After graduating from Hurst’s L.D. Bell High School, Baab was about to finish her first semester at Lees-McRae College in Banner Elk, North Carolina, 120 miles north of Charlotte. The young student was a freshman attending the college on a cycling scholarship.
“We all remember Megan as a bright and bubbly member of our campus community,” said college president Barry Buxton in a statement.
Baab was a member of her college cycling team, often training for hours a day, everyday. Her school reports she competed on the national level at the USA Cycling National Championship. 
“Cycling is in her blood,” her father said, himself an avid cyclist. “She loved the thrill of riding and having that wind in her hair.”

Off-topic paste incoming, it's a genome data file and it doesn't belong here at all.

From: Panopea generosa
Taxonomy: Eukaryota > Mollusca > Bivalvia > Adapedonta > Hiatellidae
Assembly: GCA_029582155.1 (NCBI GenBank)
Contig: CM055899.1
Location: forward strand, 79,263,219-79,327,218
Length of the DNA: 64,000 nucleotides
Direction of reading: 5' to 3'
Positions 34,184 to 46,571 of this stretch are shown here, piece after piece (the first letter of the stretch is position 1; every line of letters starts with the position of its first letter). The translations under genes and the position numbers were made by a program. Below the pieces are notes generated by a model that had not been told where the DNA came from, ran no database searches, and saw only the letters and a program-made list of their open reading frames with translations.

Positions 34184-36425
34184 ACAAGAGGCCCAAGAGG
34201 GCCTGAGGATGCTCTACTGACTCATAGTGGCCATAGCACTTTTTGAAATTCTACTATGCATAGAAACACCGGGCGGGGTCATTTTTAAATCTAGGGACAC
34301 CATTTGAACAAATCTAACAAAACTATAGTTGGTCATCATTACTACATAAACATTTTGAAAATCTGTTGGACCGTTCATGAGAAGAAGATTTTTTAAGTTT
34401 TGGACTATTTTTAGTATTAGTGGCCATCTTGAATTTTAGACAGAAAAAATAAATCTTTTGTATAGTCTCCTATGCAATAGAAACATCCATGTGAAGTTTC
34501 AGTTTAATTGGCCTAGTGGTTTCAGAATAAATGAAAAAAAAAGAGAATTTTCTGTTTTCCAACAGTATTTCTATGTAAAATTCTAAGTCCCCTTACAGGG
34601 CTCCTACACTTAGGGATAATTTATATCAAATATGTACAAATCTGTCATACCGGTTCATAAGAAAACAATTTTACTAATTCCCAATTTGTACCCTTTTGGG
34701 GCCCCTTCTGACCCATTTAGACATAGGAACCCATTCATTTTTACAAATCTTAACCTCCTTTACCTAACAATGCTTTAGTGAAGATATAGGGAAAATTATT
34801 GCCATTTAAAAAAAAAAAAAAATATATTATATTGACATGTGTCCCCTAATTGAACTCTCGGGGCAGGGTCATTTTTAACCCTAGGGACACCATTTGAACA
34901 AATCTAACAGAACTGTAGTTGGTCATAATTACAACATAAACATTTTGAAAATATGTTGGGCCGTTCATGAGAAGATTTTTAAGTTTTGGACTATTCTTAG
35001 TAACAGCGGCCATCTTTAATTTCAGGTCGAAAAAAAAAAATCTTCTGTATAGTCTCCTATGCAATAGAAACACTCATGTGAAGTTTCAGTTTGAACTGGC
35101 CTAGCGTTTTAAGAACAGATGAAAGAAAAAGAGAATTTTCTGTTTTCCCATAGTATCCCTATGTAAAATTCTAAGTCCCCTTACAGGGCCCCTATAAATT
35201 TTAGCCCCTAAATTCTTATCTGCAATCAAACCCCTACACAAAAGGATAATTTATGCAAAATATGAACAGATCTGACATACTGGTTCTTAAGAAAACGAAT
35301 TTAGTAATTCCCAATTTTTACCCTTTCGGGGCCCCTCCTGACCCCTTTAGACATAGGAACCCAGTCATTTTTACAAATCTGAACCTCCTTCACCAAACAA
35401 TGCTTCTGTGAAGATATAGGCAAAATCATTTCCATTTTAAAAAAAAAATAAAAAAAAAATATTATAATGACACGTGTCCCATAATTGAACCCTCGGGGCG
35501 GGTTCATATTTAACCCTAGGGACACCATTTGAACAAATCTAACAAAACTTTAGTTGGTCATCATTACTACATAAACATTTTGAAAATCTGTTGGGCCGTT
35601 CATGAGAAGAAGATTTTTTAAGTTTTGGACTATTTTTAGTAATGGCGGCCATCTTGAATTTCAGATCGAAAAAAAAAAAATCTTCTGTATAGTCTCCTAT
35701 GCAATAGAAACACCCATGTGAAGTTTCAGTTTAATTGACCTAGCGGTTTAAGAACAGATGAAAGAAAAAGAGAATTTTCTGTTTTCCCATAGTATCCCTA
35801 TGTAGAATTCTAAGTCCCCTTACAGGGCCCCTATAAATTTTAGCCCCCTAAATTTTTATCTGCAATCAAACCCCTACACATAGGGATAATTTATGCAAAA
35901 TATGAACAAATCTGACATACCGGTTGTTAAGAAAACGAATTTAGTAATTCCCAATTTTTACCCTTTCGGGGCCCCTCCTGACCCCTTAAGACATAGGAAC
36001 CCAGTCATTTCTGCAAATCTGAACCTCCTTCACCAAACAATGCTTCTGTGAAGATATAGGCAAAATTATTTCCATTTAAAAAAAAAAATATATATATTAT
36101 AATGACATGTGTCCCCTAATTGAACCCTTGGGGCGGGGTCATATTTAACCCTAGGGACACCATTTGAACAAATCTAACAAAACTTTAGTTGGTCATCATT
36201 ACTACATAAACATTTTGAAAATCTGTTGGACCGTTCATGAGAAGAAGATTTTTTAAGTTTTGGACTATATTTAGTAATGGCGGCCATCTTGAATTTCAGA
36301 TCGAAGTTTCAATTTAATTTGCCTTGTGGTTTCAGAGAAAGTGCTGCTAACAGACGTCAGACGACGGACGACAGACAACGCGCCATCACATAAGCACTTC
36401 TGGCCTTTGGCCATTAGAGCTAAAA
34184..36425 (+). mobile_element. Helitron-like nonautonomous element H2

Before leaving for school, she was a fixture in the Hurst cycling community. She rode with Team Bicycles Inc. out of Hurst for at least five years, where she was known as an aggressive athlete who could hold her own against the male riders.
“She was always out there setting an example,” said her friend James Ryan, 15, who rode with her in the Texas High School Cycling League. “For me personally, she was usually what I set my sight on.”
Her father said she had just made Team Kenda, a professional female cycling team that travels the country to compete in races.
“She was on a trajectory where anything was possible,” said Andrew Armstrong, director of the Texas High School Cycling League.

A fund of the Candle in the Wind Foundation to help young bicycle racing women go to college.  Every fall a young athlete will selected upon application based on her ability, sportswomanship and attitude.